Canada: Canada Moves Forward To Promote Covered Bonds

Copyright 2011, Blake, Cassels & Graydon LLP

Originally published in Blakes Bulletin on Structured Finance & Derivatives, May 2011

The Department of Finance (Finance) has followed through as promised in the last federal budget to propose a legislative framework for covered bonds. The proposal is accompanied by a series of consultation questions and an invitation for public comment.

The major elements of the proposed framework include the following:

  • formally recognizing the priority rights of bondholders to cover pool assets in the event of an issuer's insolvency
  • limiting participation in the program to banks and other federally regulated financial institutions
  • limiting cover pool assets to residential mortgage loans and qualifying substitute assets
  • prescribing certain terms and conditions for eligible covered bond programs in order to standardize transaction formats and balance the protections of bondholders against terms that could adversely affect an issuer's depositors
  • establishing a regulatory format for overseeing covered bond issuances and establishing disclosure standards based on current Canadian practice

Covered Bonds in Canada
Since 2007, covered bonds have become a significant funding source for Canadian banks with more than C$30-billion in covered bonds currently outstanding under programs established by the six leading banks and one Quebec central credit union.

Covered bonds are debt instruments issued by a financial institution and secured by a pool of high-quality assets. As with senior debt issuances, the issuing financial institution pays interest and principal on the bond. Unlike senior unsecured bank debt, a covered bond is also backed by a segregated pool of high-quality assets. If the issuer defaults on bond payments, the covered bondholders continue to be paid from the pool of cover assets. The cover pools for existing Canadian programs consist of loans made on the security of Canadian residential real estate, including CMHC-insured mortgages, conventional (uninsured) mortgages and CMHC-insured home equity lines of credit.

Covered bonds are given "AAA" credit ratings (and issuers enjoy the accompanying low rate of interest) because the cover assets are segregated from the issuing bank and owned by a bankruptcy-remote special-purpose vehicle (SPV) that guarantees the bonds. In the event of an issuer default, in addition to the unsecured senior claim against the defaulting issuer, the cover pool assets are available for the benefit of covered bondholders to the exclusion of other creditors of the defaulting issuer.

Unlike in many European countries where covered bond markets are more developed, there is currently no legislative framework for covered bonds in Canada. Covered bonds can only be issued by Canadian financial institutions under a contractual framework without the benefit of specific legislative bondholder protections.

The contractual method for defining the terms of the covered bonds and related investor protections has two main drawbacks that motivate a legislative response. First, it is advantageous to have a clear legislative path for investors to know that cover pool assets will be available for their benefit in the event of an issuer insolvency. Second, demand for covered bonds issued by Canada's financial institutions would be bolstered by legislative protections since some international investors are restricted from purchasing covered bonds that are not issued under a legislative framework.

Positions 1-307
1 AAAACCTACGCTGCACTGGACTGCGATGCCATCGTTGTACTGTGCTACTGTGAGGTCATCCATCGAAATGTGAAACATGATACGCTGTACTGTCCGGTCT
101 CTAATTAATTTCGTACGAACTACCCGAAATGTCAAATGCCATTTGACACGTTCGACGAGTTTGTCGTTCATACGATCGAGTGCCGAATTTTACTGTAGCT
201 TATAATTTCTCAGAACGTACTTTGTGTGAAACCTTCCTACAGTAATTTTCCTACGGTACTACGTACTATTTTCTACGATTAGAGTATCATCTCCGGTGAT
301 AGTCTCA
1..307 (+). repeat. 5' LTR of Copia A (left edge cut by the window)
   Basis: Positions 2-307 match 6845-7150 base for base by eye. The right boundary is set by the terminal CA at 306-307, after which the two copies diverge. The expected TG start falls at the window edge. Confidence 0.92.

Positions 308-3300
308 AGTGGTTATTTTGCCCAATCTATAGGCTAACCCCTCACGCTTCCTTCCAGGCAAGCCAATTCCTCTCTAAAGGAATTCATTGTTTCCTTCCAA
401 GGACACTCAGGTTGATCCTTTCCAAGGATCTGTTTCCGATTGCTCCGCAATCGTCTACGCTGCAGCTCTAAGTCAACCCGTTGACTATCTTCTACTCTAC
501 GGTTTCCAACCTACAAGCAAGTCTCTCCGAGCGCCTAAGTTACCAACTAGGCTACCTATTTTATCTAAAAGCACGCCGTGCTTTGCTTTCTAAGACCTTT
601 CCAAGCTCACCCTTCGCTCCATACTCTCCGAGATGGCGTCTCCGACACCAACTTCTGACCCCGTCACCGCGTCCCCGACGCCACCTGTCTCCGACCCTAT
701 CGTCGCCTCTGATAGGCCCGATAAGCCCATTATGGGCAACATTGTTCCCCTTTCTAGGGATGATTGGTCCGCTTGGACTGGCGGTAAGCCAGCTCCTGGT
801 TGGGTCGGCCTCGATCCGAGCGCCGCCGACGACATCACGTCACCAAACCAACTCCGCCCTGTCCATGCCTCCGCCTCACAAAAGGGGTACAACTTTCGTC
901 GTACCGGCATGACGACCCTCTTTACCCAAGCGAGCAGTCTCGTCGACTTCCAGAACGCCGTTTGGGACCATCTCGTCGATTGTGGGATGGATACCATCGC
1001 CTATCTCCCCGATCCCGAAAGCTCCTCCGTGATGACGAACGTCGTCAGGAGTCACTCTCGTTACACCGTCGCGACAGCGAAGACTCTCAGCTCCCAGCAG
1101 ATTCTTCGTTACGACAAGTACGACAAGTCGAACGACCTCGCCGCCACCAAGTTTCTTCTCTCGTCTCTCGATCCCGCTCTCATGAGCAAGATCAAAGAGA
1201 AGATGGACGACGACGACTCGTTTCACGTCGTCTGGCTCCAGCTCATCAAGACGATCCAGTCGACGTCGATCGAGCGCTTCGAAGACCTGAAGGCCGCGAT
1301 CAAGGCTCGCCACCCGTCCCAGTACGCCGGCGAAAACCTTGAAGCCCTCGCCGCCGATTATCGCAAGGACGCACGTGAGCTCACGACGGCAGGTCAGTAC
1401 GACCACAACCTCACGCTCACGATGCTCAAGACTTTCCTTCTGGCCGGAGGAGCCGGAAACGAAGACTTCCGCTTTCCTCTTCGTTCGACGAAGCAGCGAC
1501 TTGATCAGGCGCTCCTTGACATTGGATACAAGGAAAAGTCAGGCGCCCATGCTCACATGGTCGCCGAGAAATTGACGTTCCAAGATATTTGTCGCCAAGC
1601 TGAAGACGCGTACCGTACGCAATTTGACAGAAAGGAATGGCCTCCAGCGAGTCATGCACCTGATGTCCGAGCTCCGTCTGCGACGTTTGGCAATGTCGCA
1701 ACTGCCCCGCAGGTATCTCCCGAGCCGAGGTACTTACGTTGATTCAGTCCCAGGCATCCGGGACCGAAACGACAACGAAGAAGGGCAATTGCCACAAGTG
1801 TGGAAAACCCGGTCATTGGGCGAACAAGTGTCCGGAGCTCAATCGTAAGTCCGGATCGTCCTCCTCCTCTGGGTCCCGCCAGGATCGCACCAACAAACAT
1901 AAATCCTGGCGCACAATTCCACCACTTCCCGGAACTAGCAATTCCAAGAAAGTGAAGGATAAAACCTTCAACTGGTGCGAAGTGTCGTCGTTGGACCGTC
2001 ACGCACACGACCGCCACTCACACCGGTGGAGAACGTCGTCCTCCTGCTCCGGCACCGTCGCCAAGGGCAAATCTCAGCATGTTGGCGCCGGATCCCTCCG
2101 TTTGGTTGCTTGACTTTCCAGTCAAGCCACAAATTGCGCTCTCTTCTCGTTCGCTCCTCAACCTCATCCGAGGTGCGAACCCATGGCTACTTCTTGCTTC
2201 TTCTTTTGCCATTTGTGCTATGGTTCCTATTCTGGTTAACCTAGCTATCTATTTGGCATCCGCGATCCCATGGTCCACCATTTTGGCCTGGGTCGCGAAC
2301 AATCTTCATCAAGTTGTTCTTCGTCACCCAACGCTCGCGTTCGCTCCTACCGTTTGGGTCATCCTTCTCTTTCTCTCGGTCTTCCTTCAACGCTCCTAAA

Basis for Finance's Proposal
Finance's proposal generally recognizes and endorses that issuers of covered bonds should be guided by market discipline rather than burdensome regulatory constraints. In that regard, Finance identifies three policy objectives:

  • the promotion of financial-sector stability;

  • the creation of high standards consistent with international best-practices;

  • the establishment of a regulatory body to be charged with overseeing each program which adopts the legislative framework (the registrar).

As part of the consultation process, the government invites comment on a variety of questions regarding the nature, breadth and scope of the legislative framework.

The Proposed Framework
The following are key elements of the proposed legislative framework:

Eligible Institutions. The benefits of the framework would be directly available only to federally regulated financial institutions (FRFIs). Non-FRFIs would only be able to benefit from the framework by selling eligible assets to FRFIs. To become eligible, an FRFI would need to register as an eligible issuer. One open question is whether the framework ought to permit registered issuers to also maintain unregistered covered bonds programs that operate outside the framework. For eligible issuers with existing covered bonds programs, it is proposed that, subject to approval of the registrar, those programs could become registered programs if the issuer becomes a registered issuer and the covered bond program otherwise complies with the legislation.

Asset Segregation. The proposal requires an immediate asset segregation of the underlying asset pool through a legal sale to an SPV. In contrast, some countries with covered bond legislation do not require cover assets to be sold to an SPV but instead the assets are owned by the financial institution and the legal separation of assets for the benefit of bondholders is provided for by legislation. The latter approach could lower the initial costs of creating a cover pool but might increase uncertainty if the issuer defaults and would not reflect the current Canadian program structures (or the structure used in the United Kingdom, on which the Canadian programs are based).

Protection in the Event of an Issuer Insolvency. Investors in covered bonds need assurances that if the issuer defaults, the assets in the cover pool will be available to service the covered bonds, and will not be subject to an insolvency stay affecting the issuer. Although the current contractual framework can provide satisfactory protections, the proposal would clarify the insolvency process, including to provide that covered bondholders would have priority over the assets held by the SPV in the event of an issuer insolvency. Covered bond service providers would also benefit from these protections.

Eligible Assets. The proposal would limit the eligibility of underlying assets to loans made on the security of a residential property located in Canada. In a few countries, such as Germany, issuers have issued covered bonds backed by other assets, such as public-sector loans, ship loans, or aircraft loans. Finance indicates that expanding the scope of permitted assets beyond residential mortgages would increase the complexity of the proposed framework with little benefit to financial institutions and so no extension of asset categories is proposed.